ELDER MUSIC: 1960 Again
What Elder Services are There is Your Town?

Aging in Place – Your Town

I grew up in suburban Oregon and California so I had a good deal of experience with suburban living before I moved here to Lake Oswego, Oregon, four years ago.

I also lived for 40 years in New York City and I always believed that it is an ideal place to grow old. (Other densely populated big cities like Chicago and Boston may also be, by my knowledge is of Manhattan.)

That city is made up of many dozens of small villages – most of them geographically much smaller than any small town.

Often they are no more than five or six square blocks, but because each tiny village is so densely packed with people, all the necessities and amenities of daily life are contained within the village borders, walkable for all but the most infirm.

And even then, even before internet shopping and delivery, it is almost possible to live in Manhattan without ever leaving home. My next door neighbor, a healthy, young Wall Street trader, phoned the corner bodega for delivery of his morning coffee and bagel every day of the week for years.

Laundry, cleaners, grocery stores, movie theaters, restaurants (eat in, take out and delivery), varieties of clothing shops, hardware stores, libraries, medical offices, local social services and pretty much anything you need or want is contained within each little village or close enough for an easy walk.

When it's not, public transportation in Manhattan is among the best in the world. There is no need to own a car and therefore none of the fear American elders in suburban towns, or sprawling cities like Houston and Los Angeles, have of one day turning in their car keys.

Over the weekend, The New York Times published a story about how more elder New Yorkers are choosing to age in place nowadays rather than make the traditional escapes to retirement in Florida and the American southwest.

As you might imagine, it being New York City, there is a good deal of contention among residents of different age groups in large residential buildings about how to deal with those who need more help as they grow old.

Elder residents, reports The Times, become forgetful, wander the halls in their night clothes, leave gas stoves on or water running among other issues that can be either dangerous or just annoying to other residents.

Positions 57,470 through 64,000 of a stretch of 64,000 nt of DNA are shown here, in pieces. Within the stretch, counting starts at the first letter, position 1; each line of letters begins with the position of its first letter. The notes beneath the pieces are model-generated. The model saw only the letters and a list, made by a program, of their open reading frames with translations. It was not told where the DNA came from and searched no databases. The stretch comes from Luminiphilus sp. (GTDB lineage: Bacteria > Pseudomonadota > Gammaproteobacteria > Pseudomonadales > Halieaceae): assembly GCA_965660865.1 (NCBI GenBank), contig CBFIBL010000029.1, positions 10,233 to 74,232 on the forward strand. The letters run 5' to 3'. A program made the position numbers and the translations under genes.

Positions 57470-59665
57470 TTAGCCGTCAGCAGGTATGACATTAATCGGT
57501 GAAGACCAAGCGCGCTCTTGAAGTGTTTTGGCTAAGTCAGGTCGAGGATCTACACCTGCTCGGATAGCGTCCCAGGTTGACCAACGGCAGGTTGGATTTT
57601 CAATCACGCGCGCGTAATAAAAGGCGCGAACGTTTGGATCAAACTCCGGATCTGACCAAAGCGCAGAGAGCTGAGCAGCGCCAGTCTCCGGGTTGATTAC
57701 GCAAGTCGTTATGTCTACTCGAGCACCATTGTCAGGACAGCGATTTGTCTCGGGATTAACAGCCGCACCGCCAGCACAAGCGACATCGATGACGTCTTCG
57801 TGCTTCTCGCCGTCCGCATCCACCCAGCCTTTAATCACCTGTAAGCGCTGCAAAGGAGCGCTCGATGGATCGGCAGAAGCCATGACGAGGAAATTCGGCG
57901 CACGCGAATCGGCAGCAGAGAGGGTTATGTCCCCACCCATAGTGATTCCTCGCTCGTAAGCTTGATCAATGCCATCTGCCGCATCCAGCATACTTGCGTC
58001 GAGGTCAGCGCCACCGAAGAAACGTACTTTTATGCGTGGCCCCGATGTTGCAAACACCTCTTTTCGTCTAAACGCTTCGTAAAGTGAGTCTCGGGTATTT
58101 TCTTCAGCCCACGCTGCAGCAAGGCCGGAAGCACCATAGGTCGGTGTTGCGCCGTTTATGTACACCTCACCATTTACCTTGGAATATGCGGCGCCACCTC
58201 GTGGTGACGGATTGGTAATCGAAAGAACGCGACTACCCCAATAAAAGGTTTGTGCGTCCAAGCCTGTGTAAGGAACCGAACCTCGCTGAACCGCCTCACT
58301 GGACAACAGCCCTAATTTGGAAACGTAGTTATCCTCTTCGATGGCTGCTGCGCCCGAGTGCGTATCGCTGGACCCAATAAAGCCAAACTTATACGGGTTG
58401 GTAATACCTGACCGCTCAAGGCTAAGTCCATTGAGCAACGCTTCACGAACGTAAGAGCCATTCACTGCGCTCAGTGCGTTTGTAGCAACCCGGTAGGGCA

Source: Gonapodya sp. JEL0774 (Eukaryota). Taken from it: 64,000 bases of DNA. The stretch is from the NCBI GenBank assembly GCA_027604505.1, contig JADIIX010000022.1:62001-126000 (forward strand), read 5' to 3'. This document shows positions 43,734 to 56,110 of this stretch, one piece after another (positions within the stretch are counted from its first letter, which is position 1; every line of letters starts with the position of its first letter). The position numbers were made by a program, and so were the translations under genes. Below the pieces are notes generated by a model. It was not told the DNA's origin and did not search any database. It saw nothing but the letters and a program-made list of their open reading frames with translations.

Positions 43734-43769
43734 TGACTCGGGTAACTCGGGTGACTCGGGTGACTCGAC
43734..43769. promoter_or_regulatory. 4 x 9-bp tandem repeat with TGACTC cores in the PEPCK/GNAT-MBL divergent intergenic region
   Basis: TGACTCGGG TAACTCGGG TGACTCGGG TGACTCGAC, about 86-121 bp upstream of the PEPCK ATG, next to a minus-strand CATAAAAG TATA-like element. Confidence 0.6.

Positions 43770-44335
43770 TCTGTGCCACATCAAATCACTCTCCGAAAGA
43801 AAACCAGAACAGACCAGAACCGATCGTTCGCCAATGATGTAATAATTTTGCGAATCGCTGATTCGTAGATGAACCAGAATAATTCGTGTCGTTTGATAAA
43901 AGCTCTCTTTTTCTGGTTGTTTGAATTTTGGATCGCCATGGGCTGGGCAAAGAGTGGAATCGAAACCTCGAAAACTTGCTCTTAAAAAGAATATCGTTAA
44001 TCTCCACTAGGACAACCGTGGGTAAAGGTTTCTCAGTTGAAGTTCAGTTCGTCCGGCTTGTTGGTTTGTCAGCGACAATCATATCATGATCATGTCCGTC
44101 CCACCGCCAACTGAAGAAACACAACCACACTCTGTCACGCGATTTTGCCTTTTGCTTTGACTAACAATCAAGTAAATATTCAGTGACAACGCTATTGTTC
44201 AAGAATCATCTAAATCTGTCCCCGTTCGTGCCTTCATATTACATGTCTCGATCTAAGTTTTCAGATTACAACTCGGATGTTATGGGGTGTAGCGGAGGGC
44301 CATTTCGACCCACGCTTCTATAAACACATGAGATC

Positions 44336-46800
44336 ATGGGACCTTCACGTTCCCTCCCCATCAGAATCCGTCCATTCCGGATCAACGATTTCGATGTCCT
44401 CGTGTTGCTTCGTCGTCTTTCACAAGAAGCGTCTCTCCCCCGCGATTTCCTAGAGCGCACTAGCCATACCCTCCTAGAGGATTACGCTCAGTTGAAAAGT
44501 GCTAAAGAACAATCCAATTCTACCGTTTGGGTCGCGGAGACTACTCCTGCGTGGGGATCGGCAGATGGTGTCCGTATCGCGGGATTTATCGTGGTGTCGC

But some buildings that have become transformed into NORCs (naturally occurring retirement communities) are creating a variety of ways to deal with and help their elder residents.

”Often, doormen are the first line of defense. 'Me and the other guys know who looks good and who doesn’t look good,' said Michael Lydon, who has been on the service staff of an Upper East Side co-op for 27 years.

“We’ll say, 'Have you seen Mrs. So-and-So recently?' People who are elderly have a routine, like going to Gristede’s on senior citizens’ days. If they break from that routine, that makes us think we should go check on them.'”

Many NORC buildings, according to The Times, are finding other creative and important ways to serve the needs of their elder residents such as one that keeps a list of residents with special needs, such as those who use canes, walkers or wheelchairs, for use if there is an emergency and the building needs to be evacuated.

Another allows deliveries directly to apartment doors of elder residents rather than requiring the packages be left at the front desk as with younger residents. Others arrange for classes or social gatherings in the building and at least one brings in a registered nurse each week to check blood pressure and medications.

Although some building management companies avoid any kind of help to their elder residents citing the possibility of litigation, others welcome the opportunity to help and are finding new ways to do that: